Sydney's Parramatta smashing government office space stereotypes
An elevated meeting room with timber finish.

Sydney's Parramatta smashing government office space stereotypes

New office space in Sydney’s Parramatta is smashing the stereotype of governments operating out of dreary, old-fashioned places that have the air of oppressive bureaucracies, architects say.

The offices that have just been handed over to the NSW government – 15 levels of the 55-storey twin tower in the city’s second CBD to add to its 33 floors of an adjoining tower that opened in late 2019 – are instead comparable to, if not better than, anything built in Barangaroo.

A modern meeting pod at 6 Parramatta Square.

“Workplaces in Barangaroo are coming up to seven years old now, and so the workplaces for the government at Parramatta are a new iteration of the workplace,” said architecture company Woods Bagot’s global leader – workplace design, Amanda Stanaway. “They were conceived pre-COVID and delivered during the pandemic, with some tweaks as a result.

“They have been part of the evolution of ideas around shared workspaces, and the quality of them is just as good as anything elsewhere. It’s an enjoyable, more open workspace that contributes to people’s creativity. When we’ve taken people out there to look, they’re often surprised to see its quality.”

The firm has just completed its largest-ever office design project in Australia: the NSW government’s Parramatta Square Workplace Hub, with 109,000 square metres of connected workspace, in Lang Walker’s $3.2 billion Parramatta Square project.

Woods Bagot project leader Leonie Weiss said the project had taken three years to devise and deliver, despite all the disruptions wrought by COVID. A key feature of the work was a dedicated podium arrival area for staff and guests and lots of shared spaces for different work patterns.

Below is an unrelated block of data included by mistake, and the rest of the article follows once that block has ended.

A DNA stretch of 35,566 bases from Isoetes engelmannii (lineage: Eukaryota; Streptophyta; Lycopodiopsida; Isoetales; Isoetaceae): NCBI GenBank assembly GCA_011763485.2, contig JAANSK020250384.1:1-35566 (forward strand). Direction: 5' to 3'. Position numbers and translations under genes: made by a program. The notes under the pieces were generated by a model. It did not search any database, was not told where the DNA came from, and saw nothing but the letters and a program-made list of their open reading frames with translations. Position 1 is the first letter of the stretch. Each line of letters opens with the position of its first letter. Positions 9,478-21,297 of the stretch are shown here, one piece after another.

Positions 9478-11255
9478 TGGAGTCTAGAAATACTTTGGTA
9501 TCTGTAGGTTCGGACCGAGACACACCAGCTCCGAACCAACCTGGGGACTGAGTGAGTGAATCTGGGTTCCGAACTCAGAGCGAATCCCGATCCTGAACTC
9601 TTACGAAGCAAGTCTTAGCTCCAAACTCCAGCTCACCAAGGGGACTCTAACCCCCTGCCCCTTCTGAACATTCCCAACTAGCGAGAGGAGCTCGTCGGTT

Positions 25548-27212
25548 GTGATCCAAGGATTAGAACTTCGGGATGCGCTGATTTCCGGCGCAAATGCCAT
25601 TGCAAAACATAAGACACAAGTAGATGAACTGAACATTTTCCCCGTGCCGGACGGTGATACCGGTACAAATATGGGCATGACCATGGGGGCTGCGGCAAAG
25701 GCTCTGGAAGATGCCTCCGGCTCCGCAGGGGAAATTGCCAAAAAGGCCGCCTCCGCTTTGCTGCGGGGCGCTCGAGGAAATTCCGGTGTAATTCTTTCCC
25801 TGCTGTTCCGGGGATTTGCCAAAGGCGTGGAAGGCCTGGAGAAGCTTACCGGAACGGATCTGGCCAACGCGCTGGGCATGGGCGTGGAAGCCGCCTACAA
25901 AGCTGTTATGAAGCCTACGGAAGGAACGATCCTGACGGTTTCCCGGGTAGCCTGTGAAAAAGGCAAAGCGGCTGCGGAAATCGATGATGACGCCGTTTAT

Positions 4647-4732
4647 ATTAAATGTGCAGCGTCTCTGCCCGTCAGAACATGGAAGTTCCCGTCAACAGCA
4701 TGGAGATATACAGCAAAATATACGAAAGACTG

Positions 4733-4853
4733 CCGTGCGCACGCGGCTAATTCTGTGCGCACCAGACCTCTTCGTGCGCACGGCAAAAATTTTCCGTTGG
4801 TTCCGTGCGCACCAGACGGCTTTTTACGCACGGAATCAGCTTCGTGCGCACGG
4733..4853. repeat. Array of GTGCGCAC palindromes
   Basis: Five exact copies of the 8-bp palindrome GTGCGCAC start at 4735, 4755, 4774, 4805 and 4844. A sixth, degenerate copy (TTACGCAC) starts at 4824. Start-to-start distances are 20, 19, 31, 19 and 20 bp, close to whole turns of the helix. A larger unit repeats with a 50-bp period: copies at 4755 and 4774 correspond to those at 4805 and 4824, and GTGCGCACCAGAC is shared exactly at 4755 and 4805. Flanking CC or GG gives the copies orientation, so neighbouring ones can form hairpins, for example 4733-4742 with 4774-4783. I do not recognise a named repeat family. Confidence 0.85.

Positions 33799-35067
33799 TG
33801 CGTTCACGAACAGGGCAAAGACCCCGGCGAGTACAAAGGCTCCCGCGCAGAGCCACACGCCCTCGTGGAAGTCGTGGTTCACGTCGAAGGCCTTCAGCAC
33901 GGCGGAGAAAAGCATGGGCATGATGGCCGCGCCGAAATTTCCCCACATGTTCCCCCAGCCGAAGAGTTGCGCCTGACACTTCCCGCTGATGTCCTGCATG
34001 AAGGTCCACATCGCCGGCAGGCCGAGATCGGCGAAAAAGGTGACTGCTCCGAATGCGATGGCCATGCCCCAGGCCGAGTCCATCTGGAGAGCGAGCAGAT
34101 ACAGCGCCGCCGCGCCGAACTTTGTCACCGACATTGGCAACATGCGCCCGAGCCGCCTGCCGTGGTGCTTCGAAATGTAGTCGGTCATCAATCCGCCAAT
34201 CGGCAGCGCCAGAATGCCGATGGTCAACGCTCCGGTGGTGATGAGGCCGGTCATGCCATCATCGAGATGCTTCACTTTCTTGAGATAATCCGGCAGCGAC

There’s also an entire floor on level 11 dedicated to meeting rooms, relaxation, gathering spaces and touchdown workspaces for visiting NSW government employees.

“It’s been the evolution of the largest government hub project in NSW,” Weiss said. “There’s shared amenity across the buildings, so it’s a campus-style approach. Different buildings have different design aesthetics, but they have similar qualities in terms of tone.

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“The client said they didn’t want a ‘typical government office’. They wanted to be seen on a par with a lot of other organisations’ aesthetic and in the type of amenity that was provided. They wanted their staff to have a great workplace that was welcoming and enjoyable, so they’d want to come back to work in the office.”

The twin towers at 6 and 8 Parramatta Square provide a combined 124,000 square metres of commercial floor space and the development is set to become Australia’s biggest office tower in terms of net lettable area. Two government departments have long-term leases across the two buildings, bringing in 4200 workers.

They also have all floors of the tower at 4 Parramatta Square, which will bring the total of employees at the site to 10,000 from multiple departments as a “future-focused workplace”, according to Stace Fishwick, executive director of commercial development and management at Property and Development NSW.

Meeting rooms in the new office.

“The tower at 6 Parramatta Square successfully adapted to a changing world,” Fishwick said. “It was designed during the pandemic and demonstrated in real time that well-designed spaces can flexibly respond and adapt to changing tenant and user requirements.

“The strong, sustainable design of 6 Parramatta Square reinforces the government’s approach to bringing people together into workplace hubs, creating efficiencies and reducing our environmental footprint, while still creating quality spaces that cater to all types of workers with a variety of work settings and a consistent and seamless user journey.”

The pandemic necessitated some changes, but they were brought quickly into the end design. “We introduced some new features as a result of the pandemic, like sensor taps and automatic sliding doors and touchless points,” said Weiss.

“But we were always aware that the design would have to accommodate change, and respond to a variety of agencies.”

Although Parramatta Square is the largest office design project undertaken by Woods Bagot in Australia, it falls well short of its biggest ever – 170,000 square metres of workplace interiors over seven levels in Beijing for Chinese tech giant Tencent, owner of WeChat.